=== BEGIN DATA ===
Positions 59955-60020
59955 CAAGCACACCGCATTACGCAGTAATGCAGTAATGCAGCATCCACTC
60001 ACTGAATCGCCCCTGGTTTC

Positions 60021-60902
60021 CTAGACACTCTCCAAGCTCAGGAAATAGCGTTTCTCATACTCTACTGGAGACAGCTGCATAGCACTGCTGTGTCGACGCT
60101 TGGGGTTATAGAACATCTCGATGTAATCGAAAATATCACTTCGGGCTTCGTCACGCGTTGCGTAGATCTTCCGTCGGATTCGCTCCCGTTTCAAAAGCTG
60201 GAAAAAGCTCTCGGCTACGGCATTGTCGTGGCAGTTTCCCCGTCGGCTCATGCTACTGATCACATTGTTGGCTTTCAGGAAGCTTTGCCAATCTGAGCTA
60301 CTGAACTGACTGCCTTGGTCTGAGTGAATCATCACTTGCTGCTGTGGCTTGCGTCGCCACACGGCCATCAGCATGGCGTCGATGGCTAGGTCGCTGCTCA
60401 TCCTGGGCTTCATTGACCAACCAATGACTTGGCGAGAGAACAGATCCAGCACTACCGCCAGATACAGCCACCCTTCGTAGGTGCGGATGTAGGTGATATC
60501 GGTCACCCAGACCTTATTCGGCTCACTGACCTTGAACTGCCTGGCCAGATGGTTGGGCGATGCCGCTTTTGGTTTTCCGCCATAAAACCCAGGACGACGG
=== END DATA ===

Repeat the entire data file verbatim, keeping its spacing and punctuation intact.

Positions 59955-60020
59955 CAAGCACACCGCATTACGCAGTAATGCAGTAATGCAGCATCCACTC
60001 ACTGAATCGCCCCTGGTTTC

Positions 60021-60902
60021 CTAGACACTCTCCAAGCTCAGGAAATAGCGTTTCTCATACTCTACTGGAGACAGCTGCATAGCACTGCTGTGTCGACGCT
60101 TGGGGTTATAGAACATCTCGATGTAATCGAAAATATCACTTCGGGCTTCGTCACGCGTTGCGTAGATCTTCCGTCGGATTCGCTCCCGTTTCAAAAGCTG
60201 GAAAAAGCTCTCGGCTACGGCATTGTCGTGGCAGTTTCCCCGTCGGCTCATGCTACTGATCACATTGTTGGCTTTCAGGAAGCTTTGCCAATCTGAGCTA
60301 CTGAACTGACTGCCTTGGTCTGAGTGAATCATCACTTGCTGCTGTGGCTTGCGTCGCCACACGGCCATCAGCATGGCGTCGATGGCTAGGTCGCTGCTCA
60401 TCCTGGGCTTCATTGACCAACCAATGACTTGGCGAGAGAACAGATCCAGCACTACCGCCAGATACAGCCACCCTTCGTAGGTGCGGATGTAGGTGATATC
60501 GGTCACCCAGACCTTATTCGGCTCACTGACCTTGAACTGCCTGGCCAGATGGTTGGGCGATGCCGCTTTTGGTTTTCCGCCATAAAACCCAGGACGACGG